T Square 200 or "The Spirit of Nelson" was the name given to the son et lumière event, held in Trafalgar Square on Sunday, October 23, 2005, to mark the bicentenary of the sea battle, the Battle of Trafalgar, fought between the British Royal Navy and the combined navies of France and Spain off Cape Trafalgar, Spain on 21 October 1805 under the command of British Admiral Lord Nelson. It was a large open air event, to a ticketed audience. Their Royal Highnesses, The Duke of Edinburgh and Prince Michael of Kent joined 10,000 members of the public to witness this commemorative occasion.

Cockspur Street (0.1 km)

Cockspur Street is a short thoroughfare in the City of Westminster, London, SW1, which links Trafalgar Square to Pall Mall, The Haymarket and Pall Mall East. On 29 June 2007, a car containing significant amounts of explosives was found on Cockspur Street. It did not detonate. Number 1 Cockspur Street, now the Texas Embassy Cantina, was at one time Oceanic House, the London office of the Oceanic Steam Navigation Company or the White Star Line, which owned the famed liner RMS Titanic. The name can still be seen on the side and top of the side door.

London (0.1 km)

London is the capital city of England and the United Kingdom. With an estimated 8,308,369 residents in 2012, London is the most populous region, urban zone and metropolitan area in the United Kingdom. Standing on the River Thames, London has been a major settlement for two millennia, its history going back to its founding by the Romans, who named it Londinium. London's ancient core, the City of London, largely retains its mediaeval boundaries and in 2011 had a population of 7,375, making it the smallest city in England.

Other mentions of Trafalgar Square

Nelson's Column

Nelson's Column is a monument in Trafalgar Square in central London built to commemorate Admiral Horatio Nelson, who died at the Battle of Trafalgar in 1805. The monument was constructed between 1840 and 1843 to a design by William Railton at a cost of £47,000. It is a column of the Corinthian order built from Dartmoor granite. The Craigleith sandstone statue of Nelson is by E. H. Baily and the four bronze lions on the base, added in 1867, were designed by Sir Edwin Landseer. The pedestal is decorated with four bronze relief panels, each square, cast from captured French guns.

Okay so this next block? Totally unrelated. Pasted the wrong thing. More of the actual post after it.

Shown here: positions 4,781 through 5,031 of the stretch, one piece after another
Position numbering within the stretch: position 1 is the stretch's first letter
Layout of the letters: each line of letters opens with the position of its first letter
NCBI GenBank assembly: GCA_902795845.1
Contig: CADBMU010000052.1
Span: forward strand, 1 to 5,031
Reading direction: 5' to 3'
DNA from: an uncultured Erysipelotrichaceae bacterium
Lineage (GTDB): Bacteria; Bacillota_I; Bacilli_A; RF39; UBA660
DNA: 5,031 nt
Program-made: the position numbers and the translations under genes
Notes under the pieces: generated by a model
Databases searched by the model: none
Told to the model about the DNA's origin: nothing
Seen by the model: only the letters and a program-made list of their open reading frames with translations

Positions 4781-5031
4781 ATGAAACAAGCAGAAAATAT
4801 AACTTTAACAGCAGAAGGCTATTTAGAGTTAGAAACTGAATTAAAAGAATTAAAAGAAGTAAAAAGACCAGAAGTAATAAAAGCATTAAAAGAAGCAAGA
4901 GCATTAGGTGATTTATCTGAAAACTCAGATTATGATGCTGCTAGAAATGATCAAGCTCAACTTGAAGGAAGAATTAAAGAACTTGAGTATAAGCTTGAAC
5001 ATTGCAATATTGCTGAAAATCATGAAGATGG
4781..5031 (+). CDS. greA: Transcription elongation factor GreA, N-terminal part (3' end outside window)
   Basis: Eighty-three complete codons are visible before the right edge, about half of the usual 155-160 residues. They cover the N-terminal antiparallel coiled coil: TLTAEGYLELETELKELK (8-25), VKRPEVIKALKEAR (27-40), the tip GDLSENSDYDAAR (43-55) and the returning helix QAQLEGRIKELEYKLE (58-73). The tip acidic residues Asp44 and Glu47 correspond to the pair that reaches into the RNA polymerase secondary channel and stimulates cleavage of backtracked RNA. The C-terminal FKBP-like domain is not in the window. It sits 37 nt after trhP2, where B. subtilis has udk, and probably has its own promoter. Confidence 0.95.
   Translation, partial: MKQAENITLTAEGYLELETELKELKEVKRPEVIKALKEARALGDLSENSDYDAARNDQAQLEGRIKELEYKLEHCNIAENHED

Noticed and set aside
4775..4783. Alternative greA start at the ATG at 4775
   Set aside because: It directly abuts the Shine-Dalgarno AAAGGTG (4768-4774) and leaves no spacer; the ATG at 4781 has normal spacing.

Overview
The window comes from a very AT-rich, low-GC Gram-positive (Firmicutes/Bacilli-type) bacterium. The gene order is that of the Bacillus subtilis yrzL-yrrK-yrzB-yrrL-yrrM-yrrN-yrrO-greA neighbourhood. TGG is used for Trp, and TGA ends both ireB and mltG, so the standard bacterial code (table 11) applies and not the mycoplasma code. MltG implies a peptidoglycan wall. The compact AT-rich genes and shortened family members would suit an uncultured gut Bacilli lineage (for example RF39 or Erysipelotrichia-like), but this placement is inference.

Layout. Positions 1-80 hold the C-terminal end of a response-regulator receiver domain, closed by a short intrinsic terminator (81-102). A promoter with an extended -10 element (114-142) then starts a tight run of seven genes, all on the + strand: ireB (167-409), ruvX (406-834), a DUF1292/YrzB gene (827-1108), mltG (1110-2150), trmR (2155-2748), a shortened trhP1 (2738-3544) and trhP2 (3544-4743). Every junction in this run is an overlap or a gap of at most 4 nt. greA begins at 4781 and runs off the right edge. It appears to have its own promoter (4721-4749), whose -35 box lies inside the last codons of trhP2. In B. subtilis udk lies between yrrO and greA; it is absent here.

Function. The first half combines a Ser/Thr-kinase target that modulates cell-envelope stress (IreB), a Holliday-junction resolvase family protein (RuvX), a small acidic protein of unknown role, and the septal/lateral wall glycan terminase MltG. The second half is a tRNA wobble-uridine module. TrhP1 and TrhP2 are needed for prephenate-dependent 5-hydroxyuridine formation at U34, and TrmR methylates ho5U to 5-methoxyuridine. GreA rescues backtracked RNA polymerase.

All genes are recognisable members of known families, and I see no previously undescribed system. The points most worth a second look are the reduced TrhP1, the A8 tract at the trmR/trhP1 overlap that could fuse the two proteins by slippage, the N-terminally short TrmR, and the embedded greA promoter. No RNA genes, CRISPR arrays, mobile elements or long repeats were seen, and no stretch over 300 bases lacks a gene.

St Martin-in-the-Fields

St Martin-in-the-Fields is an English and Chinese Anglican church at the north-east corner of Trafalgar Square in the City of Westminster, London. It is dedicated to Saint Martin of Tours. There has been a church on the site since the medieval period; the present building was constructed to a Neoclassical design by James Gibbs in 1722–1724. History Roman era Excavations at the site in 2006 led to the discovery of a grave dated about 410.

The Mall, London

The Mall is a road in London running from Buckingham Palace at its western end to Admiralty Arch and on to Trafalgar Square at its eastern end. Before its termination at Whitehall it is met by Spring Gardens, which was where the Metropolitan Board of Works and, for a number of years, the London County Council were based. It is closed to traffic on Sundays and public holidays, and on ceremonial occasions. The Mall began as a field for playing pall-mall. In the 17th and 18th centuries it was a fashionable promenade, bordered by trees.


Whitehall is a road in the City of Westminster, in central London, which forms the first part of the A3212 road from Trafalgar Square to Chelsea. It is the main thoroughfare running south from the site of the original Charing Cross at the southern end of Trafalgar Square towards Parliament Square. Recognised as the centre of Her Majesty's Government, the street is lined with government departments and ministries; the name "Whitehall" is thus also frequently used as a metonym for overall British governmental administration, as well as being a geographic name for the surrounding area.